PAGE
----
>New updates on the problems with the South Korean cloning and embryonic stem cell program: missing scientists and accusations of fraud in reporting results and publishing credits.
Forbes online reports that the veterinarian who headed the cloning project is in seclusion at a Buddhist temple.
Besides accusations that the oocytes were aquired in questionable circumstances (donation for pay, concerns with informed consent, and abuse of Ph.D. candidates), now there are questions about the actual results.
Nature has a piece today in drug discovery @ nature.com on the multiple scandals, including questions about the patent credit given to one researcher, who was not even one of the co-authors:
Young Mo Koo, a bioethicist at Korea’s University of Ulsan, says Hwang has not addressed enough questions about his involvement with the egg donors: There needs to be an investigation by an independent party.
For example, Hwang claims to have known nothing of the payments until a few days before his confession when Roh told him. Yet in April 2004 he told Nature that he had himself arranged many of the donors at the hospital concerned. Roh was awarded 40% of the patent resulting from the paper, on which he was not an author. He says he does not know why Hwang offered him so much but that it was not compensation for providing the eggs. I don’t need any rewards, he says. Hwang has not disclosed his expenditures or budget for the project, saying only that all funds came from private sources.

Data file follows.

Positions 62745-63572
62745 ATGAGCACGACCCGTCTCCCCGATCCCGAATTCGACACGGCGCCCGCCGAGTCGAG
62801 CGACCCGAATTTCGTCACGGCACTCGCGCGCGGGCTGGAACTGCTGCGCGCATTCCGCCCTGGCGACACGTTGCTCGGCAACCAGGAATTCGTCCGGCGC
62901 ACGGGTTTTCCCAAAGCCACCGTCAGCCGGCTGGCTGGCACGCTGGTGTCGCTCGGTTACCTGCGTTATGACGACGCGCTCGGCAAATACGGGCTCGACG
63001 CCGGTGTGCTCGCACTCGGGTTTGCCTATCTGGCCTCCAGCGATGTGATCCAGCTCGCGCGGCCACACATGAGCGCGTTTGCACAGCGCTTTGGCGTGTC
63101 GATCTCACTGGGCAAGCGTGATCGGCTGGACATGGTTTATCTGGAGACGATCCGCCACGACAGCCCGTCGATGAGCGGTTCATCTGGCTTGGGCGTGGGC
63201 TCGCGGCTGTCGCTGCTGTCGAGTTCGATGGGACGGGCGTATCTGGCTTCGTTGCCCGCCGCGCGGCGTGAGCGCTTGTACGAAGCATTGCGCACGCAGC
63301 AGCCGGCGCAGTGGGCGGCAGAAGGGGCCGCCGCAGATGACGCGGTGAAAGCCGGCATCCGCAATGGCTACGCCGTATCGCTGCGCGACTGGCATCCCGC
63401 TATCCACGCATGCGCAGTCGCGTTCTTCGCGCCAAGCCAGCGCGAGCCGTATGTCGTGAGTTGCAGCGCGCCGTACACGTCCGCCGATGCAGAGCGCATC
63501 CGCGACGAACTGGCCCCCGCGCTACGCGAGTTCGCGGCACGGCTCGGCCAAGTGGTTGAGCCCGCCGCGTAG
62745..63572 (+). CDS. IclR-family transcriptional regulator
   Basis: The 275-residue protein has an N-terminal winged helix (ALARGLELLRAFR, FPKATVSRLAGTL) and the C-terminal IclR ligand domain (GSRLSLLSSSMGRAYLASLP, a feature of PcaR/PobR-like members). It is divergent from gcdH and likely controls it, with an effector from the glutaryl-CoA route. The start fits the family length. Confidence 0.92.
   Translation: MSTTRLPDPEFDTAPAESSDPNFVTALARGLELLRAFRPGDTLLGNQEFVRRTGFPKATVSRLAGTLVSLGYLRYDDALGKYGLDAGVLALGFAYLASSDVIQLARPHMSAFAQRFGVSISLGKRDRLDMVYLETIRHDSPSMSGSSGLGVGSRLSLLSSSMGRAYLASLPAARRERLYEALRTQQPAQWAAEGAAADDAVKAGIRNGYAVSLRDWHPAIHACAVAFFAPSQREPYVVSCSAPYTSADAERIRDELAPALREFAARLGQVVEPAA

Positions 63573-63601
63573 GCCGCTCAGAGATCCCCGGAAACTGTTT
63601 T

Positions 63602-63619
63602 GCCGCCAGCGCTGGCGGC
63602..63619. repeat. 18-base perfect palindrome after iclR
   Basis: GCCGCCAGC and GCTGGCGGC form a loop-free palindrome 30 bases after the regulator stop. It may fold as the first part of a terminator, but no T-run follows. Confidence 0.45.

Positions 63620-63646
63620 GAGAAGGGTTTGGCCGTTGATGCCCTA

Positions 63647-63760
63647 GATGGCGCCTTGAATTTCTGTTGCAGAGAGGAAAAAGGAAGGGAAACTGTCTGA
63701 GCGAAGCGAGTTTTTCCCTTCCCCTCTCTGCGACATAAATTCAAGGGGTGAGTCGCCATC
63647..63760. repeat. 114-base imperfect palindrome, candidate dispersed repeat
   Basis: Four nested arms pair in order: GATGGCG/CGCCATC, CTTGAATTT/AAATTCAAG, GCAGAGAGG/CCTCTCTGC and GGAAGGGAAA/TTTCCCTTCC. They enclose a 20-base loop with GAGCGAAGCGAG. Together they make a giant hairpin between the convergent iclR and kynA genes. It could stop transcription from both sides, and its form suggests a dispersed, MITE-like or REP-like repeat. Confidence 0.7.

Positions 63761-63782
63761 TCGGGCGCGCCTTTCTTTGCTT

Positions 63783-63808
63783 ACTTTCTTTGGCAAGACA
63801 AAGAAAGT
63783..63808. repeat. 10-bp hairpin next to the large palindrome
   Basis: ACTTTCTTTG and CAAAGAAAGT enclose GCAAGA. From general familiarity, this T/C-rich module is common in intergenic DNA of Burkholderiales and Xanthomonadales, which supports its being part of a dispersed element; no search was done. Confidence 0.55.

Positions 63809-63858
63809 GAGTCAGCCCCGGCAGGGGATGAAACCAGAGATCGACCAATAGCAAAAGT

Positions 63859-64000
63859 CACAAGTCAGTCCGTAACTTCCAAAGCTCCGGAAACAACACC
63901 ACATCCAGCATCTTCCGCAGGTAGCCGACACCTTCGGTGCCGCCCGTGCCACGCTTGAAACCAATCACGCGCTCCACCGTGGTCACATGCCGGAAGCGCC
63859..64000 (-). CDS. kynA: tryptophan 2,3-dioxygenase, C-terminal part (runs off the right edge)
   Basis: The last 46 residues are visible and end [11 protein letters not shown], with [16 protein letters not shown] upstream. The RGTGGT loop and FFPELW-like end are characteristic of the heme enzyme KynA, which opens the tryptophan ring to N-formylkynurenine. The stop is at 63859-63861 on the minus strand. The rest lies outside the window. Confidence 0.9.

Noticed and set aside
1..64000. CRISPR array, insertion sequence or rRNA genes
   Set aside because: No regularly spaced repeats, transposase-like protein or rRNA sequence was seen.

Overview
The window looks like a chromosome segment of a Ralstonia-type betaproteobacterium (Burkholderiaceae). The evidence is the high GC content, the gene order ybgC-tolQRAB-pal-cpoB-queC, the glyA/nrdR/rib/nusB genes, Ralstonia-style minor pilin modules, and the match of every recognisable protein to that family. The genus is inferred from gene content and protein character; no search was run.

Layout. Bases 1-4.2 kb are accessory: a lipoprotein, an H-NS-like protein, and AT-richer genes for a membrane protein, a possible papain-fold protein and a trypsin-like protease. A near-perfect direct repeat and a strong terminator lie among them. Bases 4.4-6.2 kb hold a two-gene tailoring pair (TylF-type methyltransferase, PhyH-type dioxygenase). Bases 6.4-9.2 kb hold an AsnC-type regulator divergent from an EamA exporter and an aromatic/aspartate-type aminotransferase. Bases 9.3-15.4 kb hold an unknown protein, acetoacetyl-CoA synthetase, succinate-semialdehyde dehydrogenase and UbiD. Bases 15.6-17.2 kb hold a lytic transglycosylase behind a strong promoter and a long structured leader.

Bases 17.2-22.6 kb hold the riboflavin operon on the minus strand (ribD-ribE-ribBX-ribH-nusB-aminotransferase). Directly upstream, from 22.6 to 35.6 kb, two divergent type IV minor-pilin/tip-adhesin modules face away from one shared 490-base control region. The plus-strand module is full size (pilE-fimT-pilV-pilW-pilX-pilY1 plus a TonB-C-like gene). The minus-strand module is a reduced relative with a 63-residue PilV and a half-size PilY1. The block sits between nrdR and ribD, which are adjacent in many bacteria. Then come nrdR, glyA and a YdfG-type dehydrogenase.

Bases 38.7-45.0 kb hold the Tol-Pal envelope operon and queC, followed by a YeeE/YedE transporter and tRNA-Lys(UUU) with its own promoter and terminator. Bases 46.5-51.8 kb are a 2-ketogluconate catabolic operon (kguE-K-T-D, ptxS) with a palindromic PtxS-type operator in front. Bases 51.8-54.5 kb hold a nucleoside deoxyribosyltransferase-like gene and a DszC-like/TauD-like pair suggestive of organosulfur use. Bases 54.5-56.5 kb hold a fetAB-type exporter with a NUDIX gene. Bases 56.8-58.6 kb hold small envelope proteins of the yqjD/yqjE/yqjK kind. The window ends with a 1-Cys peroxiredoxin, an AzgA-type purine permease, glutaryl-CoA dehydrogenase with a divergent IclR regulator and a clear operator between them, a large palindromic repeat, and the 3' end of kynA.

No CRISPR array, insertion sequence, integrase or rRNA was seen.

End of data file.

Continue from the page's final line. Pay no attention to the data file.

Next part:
The extent to which a junior member of his laboratory might have felt pressure to donate is also under debate. The student spoken to by Nature last April showed no signs of having been coerced by Hwang. During a 28-minute interview, she proudly described how her patriotism and concern for those with spinal injuries had inspired her to donate. Nature was unable to contact the other researcher, who is since thought to have moved to the United States. But according to Roh, she felt obliged to donate after making mistakes early in the experiment that wasted eggs and set the team back by months. I think it’s a beautiful story, Roh told Nature, referring to both women’s donations.